If I can get some decent pics I'll try to post them (Maybe some before thinning and after thinning).

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Yes indeed I am in NSW, in the Sydney area.

 

Amd I concur you can get a decent batch of beer here (On par with alot of what I'd drink at home, and far superior to alot of the swill much of the world calls beer)

 

THanks for the tips on the basing materials, I've been buying paints, primer, thinner, etc, and I finally finished a mini only to realise I didn't have anything to base with.

 

Hmmm...I might have to break down and buy some GW greenstuff just to tide me over, at least that way I could get some mailed over from Canada.

 

Anyway, essentially all of this (the thinning, and such) is an attempt to better my skills so that I can do up a nice mini for the springe/summer mini exchange. The whole reason I joined was to get myself painting again, but at the same time it was to push myself to improve so that I was at a competent enough level to be proud of any mini I sent away.

 

I have a ways to go, but I have some time (I have a few minis put aside or started that may eventually by my exchange mini depending upon how they turn out).

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A helpful tip for brush control is quality brushes. If you already have quality brushes, then ignore this and just keep practicing. Without a quality brush, it can be difficult to get consistant results. With my series seven brushes, I know how much paint is going to come out of the bristles when I apply it to the mini. With a cheaper brush, the amount of paint released is not consistant enough and you can find yourself having to fix things more often.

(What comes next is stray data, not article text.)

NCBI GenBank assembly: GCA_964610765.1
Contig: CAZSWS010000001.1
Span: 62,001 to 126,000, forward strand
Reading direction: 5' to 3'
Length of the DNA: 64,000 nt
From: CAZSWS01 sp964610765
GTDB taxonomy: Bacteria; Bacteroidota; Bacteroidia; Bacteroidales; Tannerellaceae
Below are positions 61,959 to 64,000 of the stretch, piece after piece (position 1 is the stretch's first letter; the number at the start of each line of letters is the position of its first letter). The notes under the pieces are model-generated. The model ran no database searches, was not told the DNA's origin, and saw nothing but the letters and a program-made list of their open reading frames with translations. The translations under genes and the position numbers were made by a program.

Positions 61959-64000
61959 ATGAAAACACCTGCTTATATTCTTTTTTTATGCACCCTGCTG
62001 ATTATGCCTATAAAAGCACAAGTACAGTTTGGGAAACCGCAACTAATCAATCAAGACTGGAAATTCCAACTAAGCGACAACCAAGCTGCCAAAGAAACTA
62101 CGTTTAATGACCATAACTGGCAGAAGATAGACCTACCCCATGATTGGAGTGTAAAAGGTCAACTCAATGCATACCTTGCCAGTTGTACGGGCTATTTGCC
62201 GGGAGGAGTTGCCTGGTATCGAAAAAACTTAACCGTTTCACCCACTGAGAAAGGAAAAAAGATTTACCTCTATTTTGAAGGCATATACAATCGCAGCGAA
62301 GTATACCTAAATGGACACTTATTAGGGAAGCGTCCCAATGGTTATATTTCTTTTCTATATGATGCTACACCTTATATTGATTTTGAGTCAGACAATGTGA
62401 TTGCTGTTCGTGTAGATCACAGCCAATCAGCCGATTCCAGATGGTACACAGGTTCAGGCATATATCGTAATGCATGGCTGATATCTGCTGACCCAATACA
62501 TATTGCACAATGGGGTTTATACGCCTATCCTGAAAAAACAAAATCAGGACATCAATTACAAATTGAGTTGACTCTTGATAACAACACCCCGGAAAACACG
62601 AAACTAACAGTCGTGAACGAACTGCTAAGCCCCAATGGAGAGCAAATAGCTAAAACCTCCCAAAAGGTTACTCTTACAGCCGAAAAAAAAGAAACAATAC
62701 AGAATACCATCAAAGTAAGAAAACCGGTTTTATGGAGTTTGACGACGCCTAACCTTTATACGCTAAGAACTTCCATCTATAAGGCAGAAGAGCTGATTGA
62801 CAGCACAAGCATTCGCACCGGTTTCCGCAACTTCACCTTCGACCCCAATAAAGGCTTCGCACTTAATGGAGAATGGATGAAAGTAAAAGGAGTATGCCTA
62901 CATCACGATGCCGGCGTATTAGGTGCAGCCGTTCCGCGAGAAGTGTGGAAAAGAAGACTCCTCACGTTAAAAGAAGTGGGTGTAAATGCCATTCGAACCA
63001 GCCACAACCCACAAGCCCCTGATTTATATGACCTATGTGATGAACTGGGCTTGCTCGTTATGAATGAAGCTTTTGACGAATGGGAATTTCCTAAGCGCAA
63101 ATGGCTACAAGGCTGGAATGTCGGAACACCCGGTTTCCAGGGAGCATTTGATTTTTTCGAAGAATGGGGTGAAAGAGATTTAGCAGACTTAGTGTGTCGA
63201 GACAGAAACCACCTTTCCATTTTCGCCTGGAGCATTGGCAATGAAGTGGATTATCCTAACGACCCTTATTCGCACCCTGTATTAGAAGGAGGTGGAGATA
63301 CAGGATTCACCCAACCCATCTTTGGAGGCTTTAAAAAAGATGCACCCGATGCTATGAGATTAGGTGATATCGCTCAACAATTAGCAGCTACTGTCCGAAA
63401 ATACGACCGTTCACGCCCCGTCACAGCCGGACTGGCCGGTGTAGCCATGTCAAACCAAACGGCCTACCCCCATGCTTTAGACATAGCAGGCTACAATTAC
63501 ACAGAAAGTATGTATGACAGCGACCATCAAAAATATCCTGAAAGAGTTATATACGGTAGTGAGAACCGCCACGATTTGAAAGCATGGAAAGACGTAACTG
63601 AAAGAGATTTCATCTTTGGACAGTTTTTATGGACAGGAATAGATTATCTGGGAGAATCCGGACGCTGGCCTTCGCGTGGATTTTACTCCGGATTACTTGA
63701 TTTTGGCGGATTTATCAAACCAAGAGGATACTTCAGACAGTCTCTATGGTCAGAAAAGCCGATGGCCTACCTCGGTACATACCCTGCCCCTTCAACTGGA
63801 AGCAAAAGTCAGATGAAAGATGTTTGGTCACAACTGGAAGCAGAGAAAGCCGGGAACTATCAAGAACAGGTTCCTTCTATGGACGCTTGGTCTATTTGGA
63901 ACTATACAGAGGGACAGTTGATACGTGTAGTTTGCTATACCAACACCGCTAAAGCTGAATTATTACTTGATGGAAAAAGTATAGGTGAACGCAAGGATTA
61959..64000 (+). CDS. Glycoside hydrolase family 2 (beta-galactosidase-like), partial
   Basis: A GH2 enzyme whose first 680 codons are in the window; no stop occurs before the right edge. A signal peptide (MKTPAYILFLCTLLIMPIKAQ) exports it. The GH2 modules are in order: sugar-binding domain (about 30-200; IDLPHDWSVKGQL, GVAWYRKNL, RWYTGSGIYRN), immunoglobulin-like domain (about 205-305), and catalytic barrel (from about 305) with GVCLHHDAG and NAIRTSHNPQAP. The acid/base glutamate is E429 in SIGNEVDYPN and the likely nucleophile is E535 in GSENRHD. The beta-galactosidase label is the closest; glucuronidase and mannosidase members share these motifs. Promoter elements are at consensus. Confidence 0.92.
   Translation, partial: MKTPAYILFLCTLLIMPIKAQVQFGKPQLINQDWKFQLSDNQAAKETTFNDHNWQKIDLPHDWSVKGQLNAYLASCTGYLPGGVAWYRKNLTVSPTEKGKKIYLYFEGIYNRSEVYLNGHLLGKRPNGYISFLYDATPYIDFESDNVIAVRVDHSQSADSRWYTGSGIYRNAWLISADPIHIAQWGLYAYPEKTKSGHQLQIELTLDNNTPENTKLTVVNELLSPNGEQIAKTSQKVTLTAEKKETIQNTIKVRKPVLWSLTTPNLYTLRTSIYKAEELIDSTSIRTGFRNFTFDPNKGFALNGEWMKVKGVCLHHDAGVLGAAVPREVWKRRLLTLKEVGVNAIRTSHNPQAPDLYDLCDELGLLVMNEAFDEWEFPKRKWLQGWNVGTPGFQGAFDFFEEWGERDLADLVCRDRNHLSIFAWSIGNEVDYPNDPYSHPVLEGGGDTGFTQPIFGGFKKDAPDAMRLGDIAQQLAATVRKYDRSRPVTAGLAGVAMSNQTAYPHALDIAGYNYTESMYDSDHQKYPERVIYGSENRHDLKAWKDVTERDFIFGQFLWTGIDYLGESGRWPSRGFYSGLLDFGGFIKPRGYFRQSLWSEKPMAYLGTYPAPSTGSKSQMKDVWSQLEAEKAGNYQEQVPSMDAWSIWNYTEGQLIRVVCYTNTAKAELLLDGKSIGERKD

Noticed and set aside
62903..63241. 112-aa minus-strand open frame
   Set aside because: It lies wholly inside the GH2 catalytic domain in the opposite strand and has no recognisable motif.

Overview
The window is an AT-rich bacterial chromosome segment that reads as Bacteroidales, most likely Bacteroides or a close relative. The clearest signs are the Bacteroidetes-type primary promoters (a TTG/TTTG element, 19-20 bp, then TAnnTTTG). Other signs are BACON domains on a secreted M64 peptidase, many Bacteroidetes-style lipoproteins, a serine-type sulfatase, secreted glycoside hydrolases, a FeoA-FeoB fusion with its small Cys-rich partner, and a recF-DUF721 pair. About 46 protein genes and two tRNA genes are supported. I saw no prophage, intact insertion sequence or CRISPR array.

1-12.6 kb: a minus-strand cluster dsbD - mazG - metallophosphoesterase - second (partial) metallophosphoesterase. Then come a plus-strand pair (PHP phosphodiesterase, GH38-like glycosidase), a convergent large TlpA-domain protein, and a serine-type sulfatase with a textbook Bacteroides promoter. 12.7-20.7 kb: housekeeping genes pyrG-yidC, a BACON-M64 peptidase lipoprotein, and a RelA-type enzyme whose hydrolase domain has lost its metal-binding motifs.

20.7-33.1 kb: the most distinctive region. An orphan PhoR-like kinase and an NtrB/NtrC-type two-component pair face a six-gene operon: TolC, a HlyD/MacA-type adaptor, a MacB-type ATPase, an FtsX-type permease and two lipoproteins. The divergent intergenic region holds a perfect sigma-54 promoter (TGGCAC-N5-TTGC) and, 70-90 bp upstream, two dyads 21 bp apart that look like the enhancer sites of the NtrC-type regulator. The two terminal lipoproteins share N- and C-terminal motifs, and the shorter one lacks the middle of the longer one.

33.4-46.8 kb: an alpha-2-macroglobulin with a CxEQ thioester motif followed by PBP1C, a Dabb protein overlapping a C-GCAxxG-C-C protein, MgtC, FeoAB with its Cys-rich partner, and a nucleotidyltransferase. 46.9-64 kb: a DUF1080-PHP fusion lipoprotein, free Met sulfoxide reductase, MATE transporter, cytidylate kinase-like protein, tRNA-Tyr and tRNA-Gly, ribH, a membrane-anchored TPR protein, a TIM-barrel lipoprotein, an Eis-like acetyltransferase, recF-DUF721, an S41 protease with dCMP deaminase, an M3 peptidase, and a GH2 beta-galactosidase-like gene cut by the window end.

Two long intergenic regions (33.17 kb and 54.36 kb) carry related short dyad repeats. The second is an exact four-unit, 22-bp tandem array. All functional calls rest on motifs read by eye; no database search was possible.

Also remember to only paint with the tip of the brush. Applying pressure to the side of the brush can cause it is release a larger portion of the paint load than you may have wanted. Hope this helps, but I am tired and have an early morning meeting, so see you later!

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It hadn't occured to me that the brushes may be a problem, they arn't the cheapest things out there, but they certainly arn't high end. I was looking at the series seven brushes the other day, but I held back thinking that eventually I will invest in them, but not until I've improved enough to warrant the investment. Perhaps this is backwards thinking :)

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It's a good investment. I used to go through taklon brushes once every couple months. I just now replaced a series 7 that I've been using for almost two years. Do the math. It's a HUGE savings. Contrary to what I always thought, pure sable last longer than taklon. Just don't get a sable blend brush.

 

I suppose someone should be the company man around here, so I'll do it. You might also check out Reaper's Master Series Brushes. It's taken me a while to get used to them because the bristles are longer than the Series 7 Miniature, but now that I am, I'm very happy with them.